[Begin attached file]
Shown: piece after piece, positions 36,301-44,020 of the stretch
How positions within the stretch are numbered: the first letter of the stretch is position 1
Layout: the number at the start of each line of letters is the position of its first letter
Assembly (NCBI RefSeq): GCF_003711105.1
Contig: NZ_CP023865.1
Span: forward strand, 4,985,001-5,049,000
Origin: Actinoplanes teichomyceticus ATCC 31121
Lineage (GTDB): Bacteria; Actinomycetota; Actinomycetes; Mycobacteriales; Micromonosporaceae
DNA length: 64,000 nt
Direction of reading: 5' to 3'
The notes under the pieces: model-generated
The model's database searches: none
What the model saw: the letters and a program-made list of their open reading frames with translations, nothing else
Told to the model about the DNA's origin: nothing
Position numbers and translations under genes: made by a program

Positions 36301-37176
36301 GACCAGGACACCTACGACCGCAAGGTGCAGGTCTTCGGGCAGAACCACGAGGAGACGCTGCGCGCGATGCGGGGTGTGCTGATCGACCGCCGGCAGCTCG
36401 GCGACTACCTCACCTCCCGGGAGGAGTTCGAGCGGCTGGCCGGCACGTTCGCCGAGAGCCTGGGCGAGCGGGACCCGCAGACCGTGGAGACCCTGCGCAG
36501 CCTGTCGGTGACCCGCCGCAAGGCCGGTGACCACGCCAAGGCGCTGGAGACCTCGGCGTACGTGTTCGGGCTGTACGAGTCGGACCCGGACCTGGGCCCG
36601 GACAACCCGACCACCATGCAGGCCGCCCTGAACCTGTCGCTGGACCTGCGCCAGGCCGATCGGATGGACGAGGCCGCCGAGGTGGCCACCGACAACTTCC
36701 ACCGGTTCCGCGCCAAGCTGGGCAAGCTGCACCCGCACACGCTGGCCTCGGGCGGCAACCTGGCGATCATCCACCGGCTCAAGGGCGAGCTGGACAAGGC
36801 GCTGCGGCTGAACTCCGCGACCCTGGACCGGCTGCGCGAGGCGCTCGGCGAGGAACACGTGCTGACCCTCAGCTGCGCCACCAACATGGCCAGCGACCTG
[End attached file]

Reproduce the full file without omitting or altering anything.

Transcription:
Shown: piece after piece, positions 36,301-44,020 of the stretch
How positions within the stretch are numbered: the first letter of the stretch is position 1
Layout: the number at the start of each line of letters is the position of its first letter
Assembly (NCBI RefSeq): GCF_003711105.1
Contig: NZ_CP023865.1
Span: forward strand, 4,985,001-5,049,000
Origin: Actinoplanes teichomyceticus ATCC 31121
Lineage (GTDB): Bacteria; Actinomycetota; Actinomycetes; Mycobacteriales; Micromonosporaceae
DNA length: 64,000 nt
Direction of reading: 5' to 3'
The notes under the pieces: model-generated
The model's database searches: none
What the model saw: the letters and a program-made list of their open reading frames with translations, nothing else
Told to the model about the DNA's origin: nothing
Position numbers and translations under genes: made by a program

Positions 36301-37176
36301 GACCAGGACACCTACGACCGCAAGGTGCAGGTCTTCGGGCAGAACCACGAGGAGACGCTGCGCGCGATGCGGGGTGTGCTGATCGACCGCCGGCAGCTCG
36401 GCGACTACCTCACCTCCCGGGAGGAGTTCGAGCGGCTGGCCGGCACGTTCGCCGAGAGCCTGGGCGAGCGGGACCCGCAGACCGTGGAGACCCTGCGCAG
36501 CCTGTCGGTGACCCGCCGCAAGGCCGGTGACCACGCCAAGGCGCTGGAGACCTCGGCGTACGTGTTCGGGCTGTACGAGTCGGACCCGGACCTGGGCCCG
36601 GACAACCCGACCACCATGCAGGCCGCCCTGAACCTGTCGCTGGACCTGCGCCAGGCCGATCGGATGGACGAGGCCGCCGAGGTGGCCACCGACAACTTCC
36701 ACCGGTTCCGCGCCAAGCTGGGCAAGCTGCACCCGCACACGCTGGCCTCGGGCGGCAACCTGGCGATCATCCACCGGCTCAAGGGCGAGCTGGACAAGGC
36801 GCTGCGGCTGAACTCCGCGACCCTGGACCGGCTGCGCGAGGCGCTCGGCGAGGAACACGTGCTGACCCTCAGCTGCGCCACCAACATGGCCAGCGACCTG